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"Are they not all ministering spirits sent forth to minister for them who shall be heirs of salvation?"

BECAUSE Some doctrines found in Holy Writ have been misapplied, or perversely abused, through the wilful ignorance and corrupt imaginations of men, they have been so much feared and even doubted of by others, that in time they seem to become almost blotted from the Book of Life, as though they formed no part of the Word of God. Upon no doctrine discovered in Scripture hath this consequence so heavily fallen, as upon that which the text very positively maintains, and which, as Christians professing ourselves ready to receive "the whole counsel of God," our church teaches us to acknowledge and keep up.

Let us then consider this subject, the ministry of the angels of God, for our spiritual good, and, if it so please the giver of all wisdom and grace, for our better understanding, and our better application, of this important

portion of God's administration over us. In furtherance of these ends, let us first reflect upon what is said, generally, concerning the Holy Angels in the Word of God; and then, secondly, consider the good which we are all to learn herefrom, and the evil against which we must guard, in our weak and imperfect knowledge of spiritual things, and our sad natural proneness to abuse what in itself is good.

In the Epistle to the Hebrews, St. Paul expressly speaks of the angels, there called "ministering spirits," as inferior to the Son of God, our great Redeemer. Whence we learn their real and positive existence, and a portion at least of the office which they bear, as employed by Almighty God in His government over mankind. In the Old Testament, angels are frequently spoken of as having appeared visibly unto different persons. cherubim, who kept fallen man from Paradise; the angel, who befriended Hagar and Ishmael in the wilderness; those which appeared to Abraham, Lot, and Jacob, all prove that the angels are "ministering spirits."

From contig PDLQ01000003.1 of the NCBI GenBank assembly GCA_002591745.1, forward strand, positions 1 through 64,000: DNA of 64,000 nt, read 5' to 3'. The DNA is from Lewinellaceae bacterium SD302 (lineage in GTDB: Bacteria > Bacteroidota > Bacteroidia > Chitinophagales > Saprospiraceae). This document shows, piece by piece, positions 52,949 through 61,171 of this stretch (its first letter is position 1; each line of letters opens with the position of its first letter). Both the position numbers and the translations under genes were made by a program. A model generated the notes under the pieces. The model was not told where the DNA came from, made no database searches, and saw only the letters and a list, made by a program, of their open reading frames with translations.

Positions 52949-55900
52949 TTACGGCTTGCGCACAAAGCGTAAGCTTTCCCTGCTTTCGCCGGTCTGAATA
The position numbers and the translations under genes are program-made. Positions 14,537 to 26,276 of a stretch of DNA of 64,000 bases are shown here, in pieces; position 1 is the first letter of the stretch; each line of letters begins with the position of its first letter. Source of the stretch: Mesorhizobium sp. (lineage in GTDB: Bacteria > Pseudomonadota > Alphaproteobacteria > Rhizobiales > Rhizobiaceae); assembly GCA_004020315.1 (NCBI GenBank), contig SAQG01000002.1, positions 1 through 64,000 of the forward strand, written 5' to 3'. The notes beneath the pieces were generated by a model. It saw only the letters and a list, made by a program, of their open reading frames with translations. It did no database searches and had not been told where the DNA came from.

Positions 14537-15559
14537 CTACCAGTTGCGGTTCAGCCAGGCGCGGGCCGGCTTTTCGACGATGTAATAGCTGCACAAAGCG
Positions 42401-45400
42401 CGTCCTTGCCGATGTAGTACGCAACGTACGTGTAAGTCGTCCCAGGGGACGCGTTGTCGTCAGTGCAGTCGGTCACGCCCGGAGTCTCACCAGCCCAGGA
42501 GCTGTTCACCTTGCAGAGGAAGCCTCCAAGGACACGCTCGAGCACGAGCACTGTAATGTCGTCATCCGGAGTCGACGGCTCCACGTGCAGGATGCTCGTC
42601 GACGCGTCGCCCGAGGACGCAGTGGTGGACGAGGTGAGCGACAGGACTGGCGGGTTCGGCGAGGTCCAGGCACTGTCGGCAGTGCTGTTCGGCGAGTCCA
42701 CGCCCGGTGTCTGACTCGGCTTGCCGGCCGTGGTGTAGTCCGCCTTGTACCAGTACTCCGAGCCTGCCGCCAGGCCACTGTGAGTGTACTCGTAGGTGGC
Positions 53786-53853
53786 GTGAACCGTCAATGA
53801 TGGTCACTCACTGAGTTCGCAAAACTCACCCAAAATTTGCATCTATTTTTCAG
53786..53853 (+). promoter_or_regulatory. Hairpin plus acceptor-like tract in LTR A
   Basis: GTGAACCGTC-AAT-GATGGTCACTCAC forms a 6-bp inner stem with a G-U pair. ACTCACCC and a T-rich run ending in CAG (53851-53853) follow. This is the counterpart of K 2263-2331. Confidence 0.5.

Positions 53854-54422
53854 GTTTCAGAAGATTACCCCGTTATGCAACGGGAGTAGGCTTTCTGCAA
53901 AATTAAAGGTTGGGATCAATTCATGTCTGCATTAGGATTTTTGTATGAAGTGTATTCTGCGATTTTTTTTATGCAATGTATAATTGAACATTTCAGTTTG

In the New Testament we have also many instances of the gracious offices of these heavenly messengers. The angels visibly celebrated the nativity of the infant Saviour, spake of it before it came to pass; ministered to

Him in His trials, and announced His resurrection from the grave, and His ascension into heaven. They visibly aided the cause of the Gospel, in the deliverance of the Apostles after Christ their Lord had left them, and will form a part of the awful scene, when He shall appear in glory to summon the whole world to the last judgment, and at His command shall" sever the wicked from among the just."*

The passages which thus speak of the angels, as "ministering spirits" in this lower world, are very numerous; and plainly shew that a matter so made known, is intended for our firm belief, and for spiritual usefulness. What the nature of these holy beings is, we know no more than what Scripture hath plainly revealed. We know that they are spirits; that their powers and knowledge far exceed any thing which, at least in our present state, we ourselves possess; and that they render unto their God and our God, constant, willing, and most faithful service.